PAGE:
OCAP reaches 1st major milestone; agencies file plans for climate action

Team OEC stands outside the Oregon Capitol Building moments after Gov. Kate Brown signed an executive order on climate change.

Ten state agencies submitted preliminary reports to Gov. Kate Brown last week, outlining their initial proposals and timelines for implementing the Oregon Climate Action Plan (EO 20-04). Backed by a broad coalition representing Oregon’s environmental, youth, faith, public health, labor, business and culturally-specific communities, the governor’s March 2020 executive order directs 16 state agencies and commissions to take action to significantly reduce greenhouse gas emissions and mitigate climate change impacts.

While the documents varied in detail and substance, the majority of the reporting agencies submitted comprehensive proposals outlining next steps to support the state achieving its updated climate goals: reducing greenhouse gas emissions at least 45% below 1990 levels by 2035, and at least by 80% by 2050.

The agency reports outline important processes moving forward: the majority plan to seek public input and conduct extensive stakeholder engagement as they develop their climate action plans. That will mean opportunities for engagement as soon as this summer. It will be important that these conversations be science-based and inclusive of frontline communities hit first and worst by climate impacts. As always, OEC will be delving into all of the details and will alert you to opportunities to submit comments.

OEC was particularly thrilled to see across agencies’ reports, a commitment to prioritizing and including vulnerable and impacted communities in public processes and decision-making. That means providing a structure for public engagement that is transparent and enables input from Native American tribes, communities of color, rural communities, coastal communities, lower-income households, and other communities traditionally underrepresented in public processes.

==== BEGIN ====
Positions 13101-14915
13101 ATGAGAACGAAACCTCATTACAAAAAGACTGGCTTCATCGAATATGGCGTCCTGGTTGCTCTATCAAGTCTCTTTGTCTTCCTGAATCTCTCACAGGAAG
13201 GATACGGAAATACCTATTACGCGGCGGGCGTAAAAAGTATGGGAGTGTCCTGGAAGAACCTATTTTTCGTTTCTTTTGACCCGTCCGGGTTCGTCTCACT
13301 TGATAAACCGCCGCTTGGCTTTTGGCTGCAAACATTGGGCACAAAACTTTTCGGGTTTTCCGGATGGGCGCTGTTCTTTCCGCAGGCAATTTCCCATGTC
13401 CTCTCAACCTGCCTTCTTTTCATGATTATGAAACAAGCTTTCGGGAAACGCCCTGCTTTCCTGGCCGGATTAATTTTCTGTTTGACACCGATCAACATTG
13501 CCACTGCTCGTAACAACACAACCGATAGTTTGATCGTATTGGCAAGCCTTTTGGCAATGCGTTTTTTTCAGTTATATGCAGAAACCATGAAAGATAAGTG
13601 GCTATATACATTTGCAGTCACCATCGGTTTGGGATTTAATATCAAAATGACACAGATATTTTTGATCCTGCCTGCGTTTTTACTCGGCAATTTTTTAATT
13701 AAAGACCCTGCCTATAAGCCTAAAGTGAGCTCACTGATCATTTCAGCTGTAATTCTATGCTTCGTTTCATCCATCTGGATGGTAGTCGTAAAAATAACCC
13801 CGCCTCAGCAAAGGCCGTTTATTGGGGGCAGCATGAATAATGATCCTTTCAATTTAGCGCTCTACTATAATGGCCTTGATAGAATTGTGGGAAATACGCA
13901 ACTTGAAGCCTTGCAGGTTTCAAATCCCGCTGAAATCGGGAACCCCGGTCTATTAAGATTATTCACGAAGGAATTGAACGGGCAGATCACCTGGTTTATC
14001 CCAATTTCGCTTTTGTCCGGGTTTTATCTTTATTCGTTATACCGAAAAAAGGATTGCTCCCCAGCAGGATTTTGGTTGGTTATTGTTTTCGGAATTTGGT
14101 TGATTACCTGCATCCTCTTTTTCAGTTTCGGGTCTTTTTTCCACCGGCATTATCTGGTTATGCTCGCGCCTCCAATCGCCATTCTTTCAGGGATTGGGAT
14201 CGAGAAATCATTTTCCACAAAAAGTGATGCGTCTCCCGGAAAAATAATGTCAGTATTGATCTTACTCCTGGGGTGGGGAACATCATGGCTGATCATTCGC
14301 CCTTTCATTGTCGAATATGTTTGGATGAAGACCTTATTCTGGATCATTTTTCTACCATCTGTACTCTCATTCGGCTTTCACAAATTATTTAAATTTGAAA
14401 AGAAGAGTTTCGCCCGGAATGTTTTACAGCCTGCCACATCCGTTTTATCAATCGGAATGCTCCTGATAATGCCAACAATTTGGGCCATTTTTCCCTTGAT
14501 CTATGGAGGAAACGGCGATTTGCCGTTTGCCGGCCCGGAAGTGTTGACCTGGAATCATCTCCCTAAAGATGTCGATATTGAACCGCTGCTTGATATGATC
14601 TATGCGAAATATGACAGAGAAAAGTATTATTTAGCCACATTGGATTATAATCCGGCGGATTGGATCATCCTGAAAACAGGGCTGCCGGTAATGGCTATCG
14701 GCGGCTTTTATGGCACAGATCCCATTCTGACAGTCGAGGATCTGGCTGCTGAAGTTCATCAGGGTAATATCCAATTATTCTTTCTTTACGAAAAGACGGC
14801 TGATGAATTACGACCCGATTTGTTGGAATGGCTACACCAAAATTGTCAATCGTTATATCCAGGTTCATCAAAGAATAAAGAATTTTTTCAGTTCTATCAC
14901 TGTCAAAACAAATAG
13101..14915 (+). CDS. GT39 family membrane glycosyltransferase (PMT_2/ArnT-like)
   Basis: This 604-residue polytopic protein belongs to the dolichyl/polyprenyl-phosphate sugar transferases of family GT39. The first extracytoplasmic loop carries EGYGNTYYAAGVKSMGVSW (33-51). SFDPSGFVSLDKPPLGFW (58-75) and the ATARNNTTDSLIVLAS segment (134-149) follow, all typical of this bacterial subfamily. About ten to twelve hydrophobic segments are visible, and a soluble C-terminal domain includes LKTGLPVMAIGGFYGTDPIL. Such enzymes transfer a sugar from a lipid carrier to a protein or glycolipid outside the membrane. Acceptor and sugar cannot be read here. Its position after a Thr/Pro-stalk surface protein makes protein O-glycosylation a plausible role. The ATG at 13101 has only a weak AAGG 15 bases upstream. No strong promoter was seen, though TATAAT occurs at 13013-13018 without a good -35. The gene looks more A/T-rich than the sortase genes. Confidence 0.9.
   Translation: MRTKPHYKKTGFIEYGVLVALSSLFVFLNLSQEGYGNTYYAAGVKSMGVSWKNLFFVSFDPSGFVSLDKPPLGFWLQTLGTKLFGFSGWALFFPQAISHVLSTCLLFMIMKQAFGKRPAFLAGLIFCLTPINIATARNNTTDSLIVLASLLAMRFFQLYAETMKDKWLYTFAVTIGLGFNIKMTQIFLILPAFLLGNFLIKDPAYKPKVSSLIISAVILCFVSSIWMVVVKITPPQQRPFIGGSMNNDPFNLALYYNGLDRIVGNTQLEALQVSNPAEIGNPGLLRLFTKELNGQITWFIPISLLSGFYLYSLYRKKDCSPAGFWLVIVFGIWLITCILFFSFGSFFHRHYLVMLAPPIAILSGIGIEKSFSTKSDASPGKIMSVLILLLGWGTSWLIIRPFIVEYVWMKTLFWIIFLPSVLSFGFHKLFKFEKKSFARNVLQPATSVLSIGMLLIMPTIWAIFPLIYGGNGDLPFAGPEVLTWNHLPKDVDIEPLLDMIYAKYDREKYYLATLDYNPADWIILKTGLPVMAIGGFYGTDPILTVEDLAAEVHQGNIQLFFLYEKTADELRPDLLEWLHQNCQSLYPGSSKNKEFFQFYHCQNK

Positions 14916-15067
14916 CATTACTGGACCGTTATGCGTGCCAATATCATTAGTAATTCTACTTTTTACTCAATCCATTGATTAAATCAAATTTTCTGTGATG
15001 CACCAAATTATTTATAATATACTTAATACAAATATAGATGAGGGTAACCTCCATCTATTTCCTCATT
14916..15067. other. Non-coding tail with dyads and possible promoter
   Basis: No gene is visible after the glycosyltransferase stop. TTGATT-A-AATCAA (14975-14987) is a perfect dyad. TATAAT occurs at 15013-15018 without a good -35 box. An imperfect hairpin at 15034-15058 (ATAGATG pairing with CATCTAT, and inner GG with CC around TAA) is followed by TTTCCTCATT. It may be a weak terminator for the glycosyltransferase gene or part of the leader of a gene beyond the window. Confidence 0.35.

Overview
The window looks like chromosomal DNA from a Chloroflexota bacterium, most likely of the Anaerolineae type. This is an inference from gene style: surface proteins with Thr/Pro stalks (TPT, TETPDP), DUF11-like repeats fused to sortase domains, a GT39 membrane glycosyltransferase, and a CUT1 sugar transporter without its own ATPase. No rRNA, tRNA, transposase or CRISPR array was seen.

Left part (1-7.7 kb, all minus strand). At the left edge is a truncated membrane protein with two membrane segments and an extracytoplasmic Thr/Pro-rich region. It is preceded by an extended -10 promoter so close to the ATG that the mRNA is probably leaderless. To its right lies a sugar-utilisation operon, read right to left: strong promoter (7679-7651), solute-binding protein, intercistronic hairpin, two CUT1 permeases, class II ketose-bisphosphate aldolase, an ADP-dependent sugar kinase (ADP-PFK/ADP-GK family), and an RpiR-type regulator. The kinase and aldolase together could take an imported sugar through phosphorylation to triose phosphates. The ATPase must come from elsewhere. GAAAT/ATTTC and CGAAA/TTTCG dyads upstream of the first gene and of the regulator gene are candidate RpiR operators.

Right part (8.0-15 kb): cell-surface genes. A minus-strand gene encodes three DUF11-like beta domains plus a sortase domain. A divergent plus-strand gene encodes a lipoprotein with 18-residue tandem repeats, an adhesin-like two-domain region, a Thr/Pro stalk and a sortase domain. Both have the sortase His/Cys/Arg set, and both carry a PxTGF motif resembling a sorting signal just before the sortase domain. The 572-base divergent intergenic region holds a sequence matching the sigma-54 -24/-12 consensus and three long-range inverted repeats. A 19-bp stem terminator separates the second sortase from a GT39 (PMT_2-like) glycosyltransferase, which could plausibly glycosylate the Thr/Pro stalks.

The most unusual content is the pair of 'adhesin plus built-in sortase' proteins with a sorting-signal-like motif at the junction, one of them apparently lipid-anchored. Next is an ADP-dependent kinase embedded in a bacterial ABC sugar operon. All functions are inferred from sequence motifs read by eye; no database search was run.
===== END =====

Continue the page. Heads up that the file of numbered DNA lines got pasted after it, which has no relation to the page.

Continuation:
OEC and our partners specifically urged the agencies to provide an inclusive process and prioritize remedying impacts to vulnerable communities because we know that it will help to ensure the most climate-protective and equitable outcomes for Oregon’s families and future.

Here are some fast facts on the preliminary reports:

  • 11: number of formal rulemaking or other public engagement processes identified in the initial reports;
  • 11: number of public meetings agencies have held or scheduled so far as part of their rollout plans;
  • 10: number of agencies that specifically call out equity and commitment to prioritizing input from and/or benefiting impacted communities in their reports.

The agencies’ commitment to engaging and enabling input from Oregonians from all corners– prioritizing our neighbors most vulnerable to climate change impacts–is critical. Inclusive and transparent processes will help to ensure that agencies adopt equitable, lasting policy solutions to achieve our state’s climate goals.

While OEC and our partners will continue to engage at every stage of the rulemaking, these processes also provide important opportunities for climate supporters, like you, to applaud our state leaders when they move in the right direction, and push them when a different approach is needed. Robust public engagement by Oregonians can help to secure the strongest possible outcomes for our climate, our communities and our economy.

Here are a few key upcoming dates for your climate action calendar:

  • June 15th, 2020: Deadline to provide public comments on various agencies’ preliminary reports for advancing their respective climate action plans, including the Public Utility Commission, Department of Environmental Quality, Oregon Department of Transportation and others.
  • July 1, 2020: Publication of Oregon Department of Energy’s draft rules for energy efficiency standards for appliances.
  • July 2020: Beginning of Department of Environmental Quality rulemaking to accelerate transportation electrification across the state through the Clean Fuels Program.

Look to OEC as the agencies continue moving forward with their climate action plans. My colleagues and I will be providing regular updates to our members and advocate on how to make your voices heard during the rulemaking process.

Click here if you’re interested in receiving updates on the Oregon Climate Action Plan and related opportunities to advocate for climate action in Oregon!

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